Wyden Weights In: Senator Ron Wyden comes to Albany for Town Hall meeting

Sami Al-AbdRabbuh asks Sen. Wyden about impeachment of President Trump. Photo by Emily Goodykoontz

Hours before the town hall meeting was set to begin, county residents began to trickle in to the Linn-Benton Community College Activity Center. As hours turned to minutes, the clamoring of concerned citizens rose, followed by thunderous applause.

On Feb. 4, Oregon Senator Ron Wyden held his Town Hall meeting at the LBCC Activity Center, in Albany, Ore.

Albany’s Mayor Sharon Konopa greeted the crowd and commended Albany for the kind of environment it provided for all people.

“We are a community that is respectful for all mankind,” said Konopa.

She also stated that this was the largest Town Hall turn out in the city’s history.

Senator Wyden discussed the current political atmosphere with over 1500 LBCC staff, students, and citizens, including a discussion about what he has been doing to represent Oregon on the federal level. Wyden described it as “The Oregon Way,” a core set of values that each of Oregon’s citizens hold.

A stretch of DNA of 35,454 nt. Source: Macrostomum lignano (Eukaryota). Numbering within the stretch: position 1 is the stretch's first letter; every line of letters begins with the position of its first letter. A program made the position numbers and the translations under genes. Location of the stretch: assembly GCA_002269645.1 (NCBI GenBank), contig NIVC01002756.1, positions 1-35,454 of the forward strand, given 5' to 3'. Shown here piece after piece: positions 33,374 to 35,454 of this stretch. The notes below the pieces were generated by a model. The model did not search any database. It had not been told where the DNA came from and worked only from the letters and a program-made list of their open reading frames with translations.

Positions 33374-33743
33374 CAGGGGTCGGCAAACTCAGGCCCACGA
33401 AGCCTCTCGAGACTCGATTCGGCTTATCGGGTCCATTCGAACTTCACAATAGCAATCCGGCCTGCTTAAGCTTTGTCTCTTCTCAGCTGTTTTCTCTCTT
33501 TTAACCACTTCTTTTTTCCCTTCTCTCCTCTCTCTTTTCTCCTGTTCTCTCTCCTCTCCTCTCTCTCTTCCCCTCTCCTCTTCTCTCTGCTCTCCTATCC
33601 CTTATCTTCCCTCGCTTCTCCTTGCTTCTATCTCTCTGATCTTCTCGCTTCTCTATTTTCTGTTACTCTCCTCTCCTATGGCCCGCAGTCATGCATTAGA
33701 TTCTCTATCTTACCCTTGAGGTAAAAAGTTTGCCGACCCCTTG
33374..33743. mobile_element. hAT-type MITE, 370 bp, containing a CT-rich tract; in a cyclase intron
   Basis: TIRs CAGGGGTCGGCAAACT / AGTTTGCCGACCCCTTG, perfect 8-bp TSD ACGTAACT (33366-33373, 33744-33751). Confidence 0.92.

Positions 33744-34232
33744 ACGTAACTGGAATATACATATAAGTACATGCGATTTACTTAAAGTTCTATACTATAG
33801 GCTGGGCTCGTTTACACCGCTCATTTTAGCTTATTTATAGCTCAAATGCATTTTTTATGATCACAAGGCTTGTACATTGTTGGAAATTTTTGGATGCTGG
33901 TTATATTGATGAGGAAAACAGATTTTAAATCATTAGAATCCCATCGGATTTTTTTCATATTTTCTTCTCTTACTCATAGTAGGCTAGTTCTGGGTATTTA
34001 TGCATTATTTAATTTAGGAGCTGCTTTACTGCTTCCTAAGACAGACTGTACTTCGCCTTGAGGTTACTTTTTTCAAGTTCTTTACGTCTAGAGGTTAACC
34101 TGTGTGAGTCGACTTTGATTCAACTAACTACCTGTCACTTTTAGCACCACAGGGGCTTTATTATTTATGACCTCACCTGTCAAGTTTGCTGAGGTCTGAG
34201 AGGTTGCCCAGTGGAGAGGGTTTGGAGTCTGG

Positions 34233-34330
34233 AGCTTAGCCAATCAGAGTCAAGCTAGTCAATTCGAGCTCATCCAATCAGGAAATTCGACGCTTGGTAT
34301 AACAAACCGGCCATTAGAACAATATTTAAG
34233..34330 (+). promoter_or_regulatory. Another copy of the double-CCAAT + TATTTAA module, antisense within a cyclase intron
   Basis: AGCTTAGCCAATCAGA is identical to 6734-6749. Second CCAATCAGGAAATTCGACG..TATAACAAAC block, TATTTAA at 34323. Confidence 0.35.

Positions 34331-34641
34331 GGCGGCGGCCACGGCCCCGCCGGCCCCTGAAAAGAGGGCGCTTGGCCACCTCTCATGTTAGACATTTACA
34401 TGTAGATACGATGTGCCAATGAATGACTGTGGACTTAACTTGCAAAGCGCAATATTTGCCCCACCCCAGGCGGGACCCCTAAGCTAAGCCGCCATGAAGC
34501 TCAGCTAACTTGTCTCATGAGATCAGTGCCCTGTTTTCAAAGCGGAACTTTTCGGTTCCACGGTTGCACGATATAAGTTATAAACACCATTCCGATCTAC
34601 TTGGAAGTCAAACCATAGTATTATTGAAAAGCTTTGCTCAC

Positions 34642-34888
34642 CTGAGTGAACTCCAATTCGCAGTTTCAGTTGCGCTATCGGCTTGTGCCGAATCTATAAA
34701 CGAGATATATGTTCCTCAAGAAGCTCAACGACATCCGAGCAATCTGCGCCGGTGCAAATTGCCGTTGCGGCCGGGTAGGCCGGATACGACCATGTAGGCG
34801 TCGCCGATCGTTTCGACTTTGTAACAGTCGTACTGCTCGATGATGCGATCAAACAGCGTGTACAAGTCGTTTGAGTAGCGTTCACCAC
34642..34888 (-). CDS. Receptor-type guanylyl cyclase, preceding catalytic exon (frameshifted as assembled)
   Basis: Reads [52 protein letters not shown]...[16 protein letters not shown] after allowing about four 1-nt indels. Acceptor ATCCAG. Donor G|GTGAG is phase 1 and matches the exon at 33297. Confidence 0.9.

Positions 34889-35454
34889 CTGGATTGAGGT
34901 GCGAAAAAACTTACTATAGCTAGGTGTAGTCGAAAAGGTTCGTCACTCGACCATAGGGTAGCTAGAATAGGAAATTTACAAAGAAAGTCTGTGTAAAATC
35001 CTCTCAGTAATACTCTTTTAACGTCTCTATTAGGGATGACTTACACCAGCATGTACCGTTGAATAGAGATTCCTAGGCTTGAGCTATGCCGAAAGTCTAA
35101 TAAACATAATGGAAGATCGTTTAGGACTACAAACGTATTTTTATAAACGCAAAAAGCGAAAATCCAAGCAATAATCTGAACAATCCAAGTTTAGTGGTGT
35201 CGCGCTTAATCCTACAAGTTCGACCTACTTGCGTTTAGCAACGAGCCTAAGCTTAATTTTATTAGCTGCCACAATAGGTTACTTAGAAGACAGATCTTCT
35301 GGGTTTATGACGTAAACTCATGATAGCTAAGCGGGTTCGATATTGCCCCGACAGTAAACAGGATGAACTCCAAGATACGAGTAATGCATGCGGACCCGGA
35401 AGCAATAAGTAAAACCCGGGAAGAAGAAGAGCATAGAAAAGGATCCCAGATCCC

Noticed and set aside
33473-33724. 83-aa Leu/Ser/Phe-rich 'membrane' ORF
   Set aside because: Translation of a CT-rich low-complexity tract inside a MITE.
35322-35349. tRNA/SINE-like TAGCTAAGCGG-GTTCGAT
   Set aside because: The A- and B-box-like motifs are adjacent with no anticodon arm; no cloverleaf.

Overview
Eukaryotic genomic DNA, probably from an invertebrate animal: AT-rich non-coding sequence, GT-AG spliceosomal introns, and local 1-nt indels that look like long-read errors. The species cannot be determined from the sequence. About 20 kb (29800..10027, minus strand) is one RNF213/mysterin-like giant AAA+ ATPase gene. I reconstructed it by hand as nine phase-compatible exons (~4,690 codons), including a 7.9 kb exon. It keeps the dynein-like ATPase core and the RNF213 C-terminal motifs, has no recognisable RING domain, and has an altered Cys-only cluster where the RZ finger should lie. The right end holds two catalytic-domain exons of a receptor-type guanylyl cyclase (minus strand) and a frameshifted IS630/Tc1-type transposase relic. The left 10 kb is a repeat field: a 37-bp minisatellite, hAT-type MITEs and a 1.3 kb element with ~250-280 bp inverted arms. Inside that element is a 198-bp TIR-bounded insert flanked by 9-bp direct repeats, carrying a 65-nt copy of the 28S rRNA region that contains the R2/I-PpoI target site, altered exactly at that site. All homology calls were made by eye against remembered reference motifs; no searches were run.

Wyden opened his town hall meeting, attacking newly-elected President Donald Trump’s travel ban, and using Fatemeh Reshad, the 4-month-old Iranian girl in need of emergency heart surgery, as his example of the country’s “moral bankruptcy,” that he described as a “thinly disguised religious test on people coming into our country.”

“This cruelty runs contrary to American values and runs contrary to Oregon values, and as long as I have the honor to represent you, we will be pushing back against these flawed policies,” said Wyden.